Medium tree to 15 metres or dense shrub widespread in all types of warmer rainforest; north from Tilba Tilba NSW including Melanesia. Bark exudes a clear sap which turns red. Due to this resin, it will burn when green, unusual for a rainforest tree. Leaves simple, opposite, elliptic to oblong, thick, tough, both surfaces smooth but ridged slightly by raised venation, green and shiny, paler below, abruptly tapered to a point at the apex, the widest part of the leaf. Flowers are perfumed, creamy white, in terminal racemes from August to October. Separate male and female flowers on same plant. Fruit 12-18 mm capsule green turning brown containing (but not always) three mottled-brown seeds, December to March. The sap was used by early settlers as a tonic astringent and for staining furniture and marking convict clothing.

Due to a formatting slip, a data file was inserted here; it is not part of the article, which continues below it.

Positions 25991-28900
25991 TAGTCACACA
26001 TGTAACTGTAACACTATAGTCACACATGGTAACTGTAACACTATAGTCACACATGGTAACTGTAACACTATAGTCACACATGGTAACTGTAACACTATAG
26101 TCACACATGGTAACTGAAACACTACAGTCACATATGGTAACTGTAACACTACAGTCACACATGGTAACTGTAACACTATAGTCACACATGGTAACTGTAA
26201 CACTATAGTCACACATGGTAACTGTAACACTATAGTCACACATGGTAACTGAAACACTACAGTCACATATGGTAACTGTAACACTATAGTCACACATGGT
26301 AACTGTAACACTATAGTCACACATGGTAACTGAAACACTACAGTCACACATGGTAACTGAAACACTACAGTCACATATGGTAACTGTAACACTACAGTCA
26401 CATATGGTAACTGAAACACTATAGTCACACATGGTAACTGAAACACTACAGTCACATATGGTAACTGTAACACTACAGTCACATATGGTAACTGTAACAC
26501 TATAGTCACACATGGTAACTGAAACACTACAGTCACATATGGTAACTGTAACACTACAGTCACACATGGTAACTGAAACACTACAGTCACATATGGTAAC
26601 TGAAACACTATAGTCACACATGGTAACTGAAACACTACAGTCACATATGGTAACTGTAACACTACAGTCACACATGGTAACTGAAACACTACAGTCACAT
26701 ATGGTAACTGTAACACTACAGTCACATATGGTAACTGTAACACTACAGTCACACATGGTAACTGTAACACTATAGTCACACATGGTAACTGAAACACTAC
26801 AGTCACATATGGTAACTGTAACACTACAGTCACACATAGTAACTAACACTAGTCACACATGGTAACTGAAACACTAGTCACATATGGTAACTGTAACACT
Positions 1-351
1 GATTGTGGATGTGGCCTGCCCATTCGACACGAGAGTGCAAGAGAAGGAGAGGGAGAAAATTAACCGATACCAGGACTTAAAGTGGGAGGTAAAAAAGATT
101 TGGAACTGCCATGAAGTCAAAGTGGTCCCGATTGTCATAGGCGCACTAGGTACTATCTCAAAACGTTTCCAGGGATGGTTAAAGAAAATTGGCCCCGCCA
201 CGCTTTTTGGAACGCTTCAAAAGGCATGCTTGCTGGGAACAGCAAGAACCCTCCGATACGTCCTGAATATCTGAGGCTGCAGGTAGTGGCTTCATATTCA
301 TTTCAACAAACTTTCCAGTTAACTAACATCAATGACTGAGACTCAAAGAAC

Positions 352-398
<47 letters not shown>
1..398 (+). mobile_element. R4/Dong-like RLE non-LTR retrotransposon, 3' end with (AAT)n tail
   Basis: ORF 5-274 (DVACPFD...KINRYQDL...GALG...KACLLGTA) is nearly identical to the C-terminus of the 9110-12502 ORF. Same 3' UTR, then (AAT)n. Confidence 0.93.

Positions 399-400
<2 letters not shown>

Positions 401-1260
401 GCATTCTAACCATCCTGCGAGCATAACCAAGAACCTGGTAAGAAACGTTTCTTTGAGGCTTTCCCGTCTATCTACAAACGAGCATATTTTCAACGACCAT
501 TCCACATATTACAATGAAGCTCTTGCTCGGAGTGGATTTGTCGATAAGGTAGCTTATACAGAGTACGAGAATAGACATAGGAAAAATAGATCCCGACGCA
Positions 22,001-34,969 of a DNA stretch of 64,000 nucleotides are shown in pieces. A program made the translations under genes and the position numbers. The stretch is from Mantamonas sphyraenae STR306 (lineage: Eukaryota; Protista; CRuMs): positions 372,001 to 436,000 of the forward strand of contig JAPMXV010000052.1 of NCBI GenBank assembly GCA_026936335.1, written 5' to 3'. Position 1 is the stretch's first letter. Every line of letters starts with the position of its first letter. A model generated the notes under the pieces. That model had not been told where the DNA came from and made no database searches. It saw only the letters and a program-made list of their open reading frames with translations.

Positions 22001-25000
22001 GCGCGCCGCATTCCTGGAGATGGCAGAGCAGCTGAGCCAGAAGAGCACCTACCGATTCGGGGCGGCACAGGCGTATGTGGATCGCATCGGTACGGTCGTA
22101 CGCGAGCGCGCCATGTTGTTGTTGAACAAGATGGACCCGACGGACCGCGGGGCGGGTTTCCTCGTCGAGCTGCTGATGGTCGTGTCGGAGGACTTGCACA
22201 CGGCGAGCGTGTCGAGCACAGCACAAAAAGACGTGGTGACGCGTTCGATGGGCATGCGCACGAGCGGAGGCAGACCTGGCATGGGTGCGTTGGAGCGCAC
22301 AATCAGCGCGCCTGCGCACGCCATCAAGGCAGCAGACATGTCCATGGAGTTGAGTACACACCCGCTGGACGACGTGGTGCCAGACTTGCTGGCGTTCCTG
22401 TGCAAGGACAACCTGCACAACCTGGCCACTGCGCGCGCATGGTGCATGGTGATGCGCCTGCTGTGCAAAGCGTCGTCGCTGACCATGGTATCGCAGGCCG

Leaves. Photo: Robert Whyte
Baloghia is a genus of plants under the family Euphorbiaceae. It comprises 12 species, found in Australia (Queensland, New South Wales), New Caledonia and Norfolk Island. Baloghia after Dr Joseph Balogh who wrote a book on the plants of a northern provence of Romania. Balogh is a Hungarian surname. Propagate from fresh seed. Can also be grown from cuttings which strike easily. Seldom seen in cultivation, but an attractive plant.
Leaf undersurface. Photo: Robert Whyte
Scars On Stem
Stipules when shed leave a scar encircling the stem above some pairs of leaves.
Scar on stem. Photo: Robert Whyte
Two glands (looking little more than slightly-raised leaf rims) can be seen at the base of the leaves. Characteristic, but not very conspicuous. This photo was taken with a hand lens held up against the camera lens, using the macro setting.
Glands. Photo: Robert Whyte